UK's Prince Philip in hospital after chest pains
LONDON (Reuters) - Britain's Prince Philip, the 90-year-old husband of Queen Elizabeth, was taken to a specialist heart hospital on Friday for tests after suffering chest pains, Buckingham Palace said.
Britain's longest-serving royal consort, known for his outspoken and sometimes brusque manner, was admitted to the Papworth Hospital, one of Britain's main heart and chest centers, in Cambridge, eastern England, a palace spokeswoman said.
He had been preparing to celebrate Christmas with other members of the royal family, reportedly including Prince William and his wife Catherine, at the Sandringham royal estate in eastern England.
"He was taken to Papworth for precautionary tests after experiencing chest pains," the spokeswoman said. "We don't have anything further to add at the moment." No more details of the condition of the Greek-born prince were immediately available. No one at the hospital was available for comment.
Philip had attended a lunch for staff a week ago and had been on "very good form," the BBC reported.
"He has had these chest pains before and I don't think it's anything untoward, but given his age they are being safe rather than sorry," former royal press spokesman Dickie Arbiter told the BBC.
Despite his age, Philip has generally been in good health and has continued a busy round of charity work and social engagements, recently visiting Australia and Ireland.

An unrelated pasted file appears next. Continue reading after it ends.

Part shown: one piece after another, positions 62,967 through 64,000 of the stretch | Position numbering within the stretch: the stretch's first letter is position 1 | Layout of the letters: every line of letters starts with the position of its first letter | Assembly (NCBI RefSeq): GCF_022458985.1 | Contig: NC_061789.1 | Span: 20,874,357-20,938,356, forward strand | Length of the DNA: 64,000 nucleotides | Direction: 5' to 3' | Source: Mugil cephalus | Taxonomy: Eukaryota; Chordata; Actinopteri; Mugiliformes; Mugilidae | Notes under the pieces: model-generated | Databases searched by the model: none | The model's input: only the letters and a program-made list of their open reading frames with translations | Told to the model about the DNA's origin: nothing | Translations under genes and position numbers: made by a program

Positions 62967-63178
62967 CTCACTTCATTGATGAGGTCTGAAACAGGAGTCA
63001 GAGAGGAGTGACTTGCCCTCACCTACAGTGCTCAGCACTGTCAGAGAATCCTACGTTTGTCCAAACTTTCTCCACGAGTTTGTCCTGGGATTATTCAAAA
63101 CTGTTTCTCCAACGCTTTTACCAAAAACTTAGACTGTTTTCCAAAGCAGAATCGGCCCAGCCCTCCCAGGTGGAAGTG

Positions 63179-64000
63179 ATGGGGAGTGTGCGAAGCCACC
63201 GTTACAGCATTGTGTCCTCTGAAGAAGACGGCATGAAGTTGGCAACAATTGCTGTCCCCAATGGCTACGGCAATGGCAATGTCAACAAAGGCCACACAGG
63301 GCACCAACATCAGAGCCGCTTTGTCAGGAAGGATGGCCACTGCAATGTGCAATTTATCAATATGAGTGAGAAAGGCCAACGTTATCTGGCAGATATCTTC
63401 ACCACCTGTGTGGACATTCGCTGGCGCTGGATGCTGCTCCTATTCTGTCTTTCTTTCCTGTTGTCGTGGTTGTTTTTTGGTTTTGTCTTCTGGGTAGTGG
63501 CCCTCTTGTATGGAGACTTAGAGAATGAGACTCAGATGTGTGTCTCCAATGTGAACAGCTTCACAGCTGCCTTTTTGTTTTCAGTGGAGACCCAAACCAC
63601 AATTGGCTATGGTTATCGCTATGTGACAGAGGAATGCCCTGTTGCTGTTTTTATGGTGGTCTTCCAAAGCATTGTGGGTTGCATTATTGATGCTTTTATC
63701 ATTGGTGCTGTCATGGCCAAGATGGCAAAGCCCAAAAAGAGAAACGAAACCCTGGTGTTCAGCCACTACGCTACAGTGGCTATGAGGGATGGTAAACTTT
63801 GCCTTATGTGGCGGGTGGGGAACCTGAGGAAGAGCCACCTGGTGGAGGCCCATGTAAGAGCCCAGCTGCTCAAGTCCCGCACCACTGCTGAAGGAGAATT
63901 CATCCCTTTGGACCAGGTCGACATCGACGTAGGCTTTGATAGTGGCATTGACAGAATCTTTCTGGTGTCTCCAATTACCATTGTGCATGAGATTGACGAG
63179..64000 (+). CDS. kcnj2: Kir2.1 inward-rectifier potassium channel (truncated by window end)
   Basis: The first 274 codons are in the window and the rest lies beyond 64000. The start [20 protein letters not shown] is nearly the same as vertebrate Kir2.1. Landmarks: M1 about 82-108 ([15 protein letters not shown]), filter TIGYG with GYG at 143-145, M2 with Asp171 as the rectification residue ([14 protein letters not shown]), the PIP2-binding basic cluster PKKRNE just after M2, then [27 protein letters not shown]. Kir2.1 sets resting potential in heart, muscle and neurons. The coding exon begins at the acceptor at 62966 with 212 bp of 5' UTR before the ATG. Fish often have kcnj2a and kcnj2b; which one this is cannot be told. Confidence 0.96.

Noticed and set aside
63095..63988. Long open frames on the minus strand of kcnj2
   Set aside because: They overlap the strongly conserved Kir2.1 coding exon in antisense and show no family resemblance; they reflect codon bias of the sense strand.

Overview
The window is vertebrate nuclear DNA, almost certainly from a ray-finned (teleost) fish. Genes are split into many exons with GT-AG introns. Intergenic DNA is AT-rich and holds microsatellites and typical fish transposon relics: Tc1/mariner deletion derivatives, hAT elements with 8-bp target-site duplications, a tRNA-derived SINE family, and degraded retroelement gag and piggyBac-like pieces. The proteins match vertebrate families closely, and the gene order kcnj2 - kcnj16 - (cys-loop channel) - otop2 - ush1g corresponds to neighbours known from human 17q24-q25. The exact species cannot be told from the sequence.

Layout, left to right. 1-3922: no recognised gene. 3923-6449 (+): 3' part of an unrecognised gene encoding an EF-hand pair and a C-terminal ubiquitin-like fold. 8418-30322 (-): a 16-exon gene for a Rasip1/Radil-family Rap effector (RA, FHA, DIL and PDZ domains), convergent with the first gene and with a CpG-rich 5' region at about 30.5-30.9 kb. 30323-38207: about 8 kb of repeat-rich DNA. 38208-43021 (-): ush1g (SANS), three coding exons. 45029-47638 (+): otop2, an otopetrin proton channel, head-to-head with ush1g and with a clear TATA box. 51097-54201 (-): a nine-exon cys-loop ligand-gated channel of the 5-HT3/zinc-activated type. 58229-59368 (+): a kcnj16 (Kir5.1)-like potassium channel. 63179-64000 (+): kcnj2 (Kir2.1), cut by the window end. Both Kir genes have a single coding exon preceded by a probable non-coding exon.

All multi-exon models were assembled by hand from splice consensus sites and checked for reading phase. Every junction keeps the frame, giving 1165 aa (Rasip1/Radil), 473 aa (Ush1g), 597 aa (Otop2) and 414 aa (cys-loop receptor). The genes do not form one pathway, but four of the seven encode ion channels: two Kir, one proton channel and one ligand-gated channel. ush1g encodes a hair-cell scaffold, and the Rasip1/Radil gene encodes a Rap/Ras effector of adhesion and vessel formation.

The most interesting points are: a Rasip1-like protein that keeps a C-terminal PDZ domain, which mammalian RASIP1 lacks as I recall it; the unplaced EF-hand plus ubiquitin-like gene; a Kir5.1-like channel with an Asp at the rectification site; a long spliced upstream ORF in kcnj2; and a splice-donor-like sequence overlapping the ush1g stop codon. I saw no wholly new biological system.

Philip, a pivotal figure in the House of Windsor, has a reputation as a fiercely loyal consort who prefers outdoor pursuits to introspection.
"The Queen is monarch, but within the family setting, the Duke of Edinburgh is hugely important," royal commentator and author Penny Junor told Sky News.
"He has always been the one who has called the shots in family matters. He has really made the major decisions."
Britain's tabloid newspapers have delighted over the years in recounting his many public gaffes.
He once told British students in China: "If you stay here much longer, you'll be slitty-eyed."
Philip was accused by critics of being cruel to Princess Diana before her death in a car crash in Paris in 1997. However, the prince's aides rejected those claims at an inquest in 2007 and released letters purporting to show a close relationship between them.
Born on the Greek island of Corfu in 1921, Philip served in Britain's Royal Navy before marrying Elizabeth in 1947. They have four children, including the heir to the throne, Charles.
The prince has no clear-cut constitutional role. In private he is regarded as the unquestioned head of his family, but protocol obliges the man dubbed "the second handshake" to spend his public life one step behind his wife.
In a rare public tribute to her husband, the queen said in a speech in 1997: "He is someone who doesn't take easily to compliments but he has, quite simply, been my strength and stay all these years, and I...owe him a debt greater than he would ever claim, or we shall ever know."
(Reporting by Peter Griffiths; editing by Andrew Roche)
- Exclusive: Angry with Washington, 1 in 4 Americans open to secession
- Scots spurn independence in historic vote, nationalist leader resigns |
- Eight bodies found after attack on Guinea Ebola education team
- Alibaba surges on massive demand in trading debut |
- Special Report: Scotland stays in UK, but Britain faces change